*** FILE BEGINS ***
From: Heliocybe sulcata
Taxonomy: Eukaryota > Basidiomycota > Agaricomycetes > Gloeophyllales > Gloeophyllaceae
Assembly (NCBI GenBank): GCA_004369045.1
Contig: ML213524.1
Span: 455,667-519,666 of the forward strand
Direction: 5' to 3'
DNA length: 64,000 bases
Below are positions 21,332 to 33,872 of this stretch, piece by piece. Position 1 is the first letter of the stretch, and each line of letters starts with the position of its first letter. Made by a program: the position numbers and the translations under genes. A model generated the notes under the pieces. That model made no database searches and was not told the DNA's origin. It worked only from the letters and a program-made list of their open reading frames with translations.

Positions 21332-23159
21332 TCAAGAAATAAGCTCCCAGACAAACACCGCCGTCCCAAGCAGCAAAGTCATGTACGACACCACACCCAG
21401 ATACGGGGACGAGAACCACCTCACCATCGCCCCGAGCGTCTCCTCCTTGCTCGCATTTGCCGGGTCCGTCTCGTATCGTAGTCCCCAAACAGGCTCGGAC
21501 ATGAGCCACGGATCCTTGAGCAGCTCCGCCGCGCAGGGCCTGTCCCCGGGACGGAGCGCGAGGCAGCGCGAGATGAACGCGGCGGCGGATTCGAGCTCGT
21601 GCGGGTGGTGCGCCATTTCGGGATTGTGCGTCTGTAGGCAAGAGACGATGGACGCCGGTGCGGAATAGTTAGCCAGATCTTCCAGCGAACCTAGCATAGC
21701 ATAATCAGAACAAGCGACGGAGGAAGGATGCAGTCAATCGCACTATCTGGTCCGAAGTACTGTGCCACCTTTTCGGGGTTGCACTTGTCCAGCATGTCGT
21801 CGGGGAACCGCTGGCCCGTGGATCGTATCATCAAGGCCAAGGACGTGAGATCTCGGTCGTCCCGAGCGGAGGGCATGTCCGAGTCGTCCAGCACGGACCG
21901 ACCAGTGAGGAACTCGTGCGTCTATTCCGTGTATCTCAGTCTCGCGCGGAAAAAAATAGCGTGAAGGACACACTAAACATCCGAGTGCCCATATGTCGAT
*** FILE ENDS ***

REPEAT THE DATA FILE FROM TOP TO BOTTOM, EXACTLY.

From: Heliocybe sulcata
Taxonomy: Eukaryota > Basidiomycota > Agaricomycetes > Gloeophyllales > Gloeophyllaceae
Assembly (NCBI GenBank): GCA_004369045.1
Contig: ML213524.1
Span: 455,667-519,666 of the forward strand
Direction: 5' to 3'
DNA length: 64,000 bases
Below are positions 21,332 to 33,872 of this stretch, piece by piece. Position 1 is the first letter of the stretch, and each line of letters starts with the position of its first letter. Made by a program: the position numbers and the translations under genes. A model generated the notes under the pieces. That model made no database searches and was not told the DNA's origin. It worked only from the letters and a program-made list of their open reading frames with translations.

Positions 21332-23159
21332 TCAAGAAATAAGCTCCCAGACAAACACCGCCGTCCCAAGCAGCAAAGTCATGTACGACACCACACCCAG
21401 ATACGGGGACGAGAACCACCTCACCATCGCCCCGAGCGTCTCCTCCTTGCTCGCATTTGCCGGGTCCGTCTCGTATCGTAGTCCCCAAACAGGCTCGGAC
21501 ATGAGCCACGGATCCTTGAGCAGCTCCGCCGCGCAGGGCCTGTCCCCGGGACGGAGCGCGAGGCAGCGCGAGATGAACGCGGCGGCGGATTCGAGCTCGT
21601 GCGGGTGGTGCGCCATTTCGGGATTGTGCGTCTGTAGGCAAGAGACGATGGACGCCGGTGCGGAATAGTTAGCCAGATCTTCCAGCGAACCTAGCATAGC
21701 ATAATCAGAACAAGCGACGGAGGAAGGATGCAGTCAATCGCACTATCTGGTCCGAAGTACTGTGCCACCTTTTCGGGGTTGCACTTGTCCAGCATGTCGT
21801 CGGGGAACCGCTGGCCCGTGGATCGTATCATCAAGGCCAAGGACGTGAGATCTCGGTCGTCCCGAGCGGAGGGCATGTCCGAGTCGTCCAGCACGGACCG
21901 ACCAGTGAGGAACTCGTGCGTCTATTCCGTGTATCTCAGTCTCGCGCGGAAAAAAATAGCGTGAAGGACACACTAAACATCCGAGTGCCCATATGTCGAT